Study Guide

Captain Holly Short in Artemis Fowl

By Eoin Colfer

Captain Holly Short

The first thing you'll hear about Holly Short is that she's the only female officer in Recon. It has a lot to do with who she is and what she wants, so we've covered it extensively in other sections (be sure to check out the "Summary" section). Here's a brief rundown of how this fits in to her character before we take a look at the other things that make her Holly.

Lady Short

It's not that there aren't female fairies in the entire LEP, but Recon and Retrieval are the two elite units that handle all the really dangerous, up-close stuff. Retrieval is still basically a no-girls-allowed club, but Recon is trying to change their unit, using Holly as a test case. Problem is, the higher ups think she's just a test case, and can be traded out at any time—Root himself threatens to replace her with Corporal Frond, whom Holly calls "a bimbo" and an "airhead" (3.45-46). Ugh. 

Though we get the sense that Root is only saying this to push Holly to do her best, it's obvious that the stakes for being the first female officer are crazy high. Choosing someone even slightly less sharp and talented than Holly would make the test fail and women would be kept out of Recon. No pressure, though, Captain Short. 

Oh wait—just kidding—tons of pressure. We're talking about an amount that would make anyone crack, but Holly takes it in stride and channels it into her work, trusting her instincts and her wits to get her through rough situations time and again. 

Sure she still has to deal with the Retrieval guys, who call her "that Recon babe" (8.200), and Cudgeon, who treats her like a piece of paperwork by just calling her "the test case" (6.160)—but ultimately she's the one who manages to get her magic back while locked in a cell, mesmerize Juliet, fight the same troll twice, save Butler's life, and punch Artemis in the face. And she still makes it out with half the gold. There's no mention of her being a test case anymore at the end of the book, because we're fairly certain everyone knows she's the best officer Recon has. 

Top Gun 

Being the first female officer in Recon isn't the only thing Holly is first at. It's such a small scene, but there's a moment when Holly is riding the flares to the surface and we find out she's the "first in the Academy" (3.164) as a pilot. So not only is Holly a trailblazer, but she's also a flying ace. 

She's definitely got the classically reckless personality of a pilot, so much so that Root calls her a "danger to [her]self and [her] fellow officers" (3.262). While this doesn't really sound like a positive quality—it sounds like something that gets people killed—perhaps this totally brazen nature is what makes Holly able to take on a troll alone, and what makes her the most dangerous captive Artemis could have possibly chosen.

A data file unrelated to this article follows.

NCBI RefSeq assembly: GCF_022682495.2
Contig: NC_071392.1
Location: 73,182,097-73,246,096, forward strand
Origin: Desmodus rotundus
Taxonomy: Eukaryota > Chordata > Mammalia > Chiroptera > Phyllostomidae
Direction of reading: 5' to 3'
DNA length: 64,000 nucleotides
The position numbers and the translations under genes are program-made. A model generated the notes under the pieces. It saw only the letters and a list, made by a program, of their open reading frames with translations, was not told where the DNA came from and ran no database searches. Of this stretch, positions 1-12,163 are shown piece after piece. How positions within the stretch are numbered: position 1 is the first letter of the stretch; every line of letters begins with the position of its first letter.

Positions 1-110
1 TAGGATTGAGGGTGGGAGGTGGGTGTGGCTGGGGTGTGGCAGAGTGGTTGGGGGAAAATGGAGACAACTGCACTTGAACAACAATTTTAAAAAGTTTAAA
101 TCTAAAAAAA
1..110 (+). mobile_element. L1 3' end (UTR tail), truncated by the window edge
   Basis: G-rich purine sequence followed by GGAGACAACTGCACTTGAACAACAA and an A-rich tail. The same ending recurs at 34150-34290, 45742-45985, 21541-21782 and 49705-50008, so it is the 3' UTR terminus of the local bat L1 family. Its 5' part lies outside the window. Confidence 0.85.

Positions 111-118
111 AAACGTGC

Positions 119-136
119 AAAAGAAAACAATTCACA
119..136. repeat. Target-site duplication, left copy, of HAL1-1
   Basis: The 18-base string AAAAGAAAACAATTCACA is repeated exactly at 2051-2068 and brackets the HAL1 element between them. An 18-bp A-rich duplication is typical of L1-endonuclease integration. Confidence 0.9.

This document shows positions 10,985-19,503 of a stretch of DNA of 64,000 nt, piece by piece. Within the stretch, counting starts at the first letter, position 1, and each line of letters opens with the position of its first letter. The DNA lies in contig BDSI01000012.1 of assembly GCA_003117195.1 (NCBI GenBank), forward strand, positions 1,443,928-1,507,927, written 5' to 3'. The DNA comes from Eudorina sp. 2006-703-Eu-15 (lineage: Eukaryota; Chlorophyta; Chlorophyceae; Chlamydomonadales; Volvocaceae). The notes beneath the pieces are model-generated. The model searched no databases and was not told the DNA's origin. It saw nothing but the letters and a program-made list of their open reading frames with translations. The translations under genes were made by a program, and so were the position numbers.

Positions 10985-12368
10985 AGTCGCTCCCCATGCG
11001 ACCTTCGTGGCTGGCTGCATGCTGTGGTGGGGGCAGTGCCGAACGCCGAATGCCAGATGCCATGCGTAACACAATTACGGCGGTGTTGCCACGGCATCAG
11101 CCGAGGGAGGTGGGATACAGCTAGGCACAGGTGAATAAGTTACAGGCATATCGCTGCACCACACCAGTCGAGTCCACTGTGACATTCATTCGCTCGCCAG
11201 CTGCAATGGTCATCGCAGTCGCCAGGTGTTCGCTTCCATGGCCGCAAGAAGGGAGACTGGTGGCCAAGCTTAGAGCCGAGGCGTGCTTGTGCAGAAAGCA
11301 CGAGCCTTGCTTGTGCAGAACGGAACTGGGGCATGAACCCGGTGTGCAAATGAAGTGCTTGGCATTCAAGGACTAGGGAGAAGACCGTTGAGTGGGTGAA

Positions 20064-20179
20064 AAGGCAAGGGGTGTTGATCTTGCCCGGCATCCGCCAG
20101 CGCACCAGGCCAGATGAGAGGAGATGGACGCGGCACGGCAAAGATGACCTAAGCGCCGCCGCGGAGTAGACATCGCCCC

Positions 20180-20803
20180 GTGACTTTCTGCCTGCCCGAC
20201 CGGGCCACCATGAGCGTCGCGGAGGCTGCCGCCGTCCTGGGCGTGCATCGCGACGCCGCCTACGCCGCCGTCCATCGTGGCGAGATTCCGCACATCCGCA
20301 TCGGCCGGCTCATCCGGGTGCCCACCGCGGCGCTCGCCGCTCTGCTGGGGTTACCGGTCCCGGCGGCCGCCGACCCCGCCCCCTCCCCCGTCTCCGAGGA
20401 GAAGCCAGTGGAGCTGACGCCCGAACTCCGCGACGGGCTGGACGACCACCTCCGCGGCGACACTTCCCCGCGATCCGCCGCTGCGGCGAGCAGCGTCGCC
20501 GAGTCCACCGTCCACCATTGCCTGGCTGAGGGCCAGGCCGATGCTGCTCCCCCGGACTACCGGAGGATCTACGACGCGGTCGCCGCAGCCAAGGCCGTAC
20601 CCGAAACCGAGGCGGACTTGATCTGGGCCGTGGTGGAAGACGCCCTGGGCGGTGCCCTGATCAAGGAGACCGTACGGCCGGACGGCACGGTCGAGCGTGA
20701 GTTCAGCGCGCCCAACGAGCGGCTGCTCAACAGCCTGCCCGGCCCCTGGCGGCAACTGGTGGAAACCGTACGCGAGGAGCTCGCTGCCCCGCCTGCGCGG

Holly's Morals 

It isn't hard to have the moral high ground around Artemis, but Holly makes some pretty solid choices based on her own internal moral compass. 

When the troll attacks Butler, for example, Holly re-attacks the troll knowing full well what it can do, and then heals Butler in a part ethical/part tactical move. Plus she's the only person speaking out against the bio-bomb by the end, because no matter what Artemis and Butler did, Juliet is in the house and, as Holly says, "'a life is a life'" (9.224). This morality extends to less dramatic situations too, like when she mesmerizes Juliet to see "wrestling, twenty-four hours a day" (7.305) because it makes her happy—instead of, you know, just making her stare at a blank wall. 

And we know that these moral rules aren't something that all fairies or even all elves have. Look at Cudgeon—that guy definitely needs an upgrade in the morality department—so Holly's moral code comes from somewhere else, though we're not told where in this book. Is it something she learned from family? From her training in the Academy? Or has she put it together herself over long periods of time? Perhaps future books hold the answer. 

The real point is this: Holly could have taken half the gold and promised Artemis a wish, and then not fulfilled that wish. But she doesn't. After being kidnapped, shot with hypodermic darts, locked in a room and told she gave up sacred secrets, and battling a troll, Holly still goes out of her way to heal Artemis's mom's mental condition even though she has no reason to want Artemis to be happy or have a better life. In other words, Holly's tough and good at heart. 

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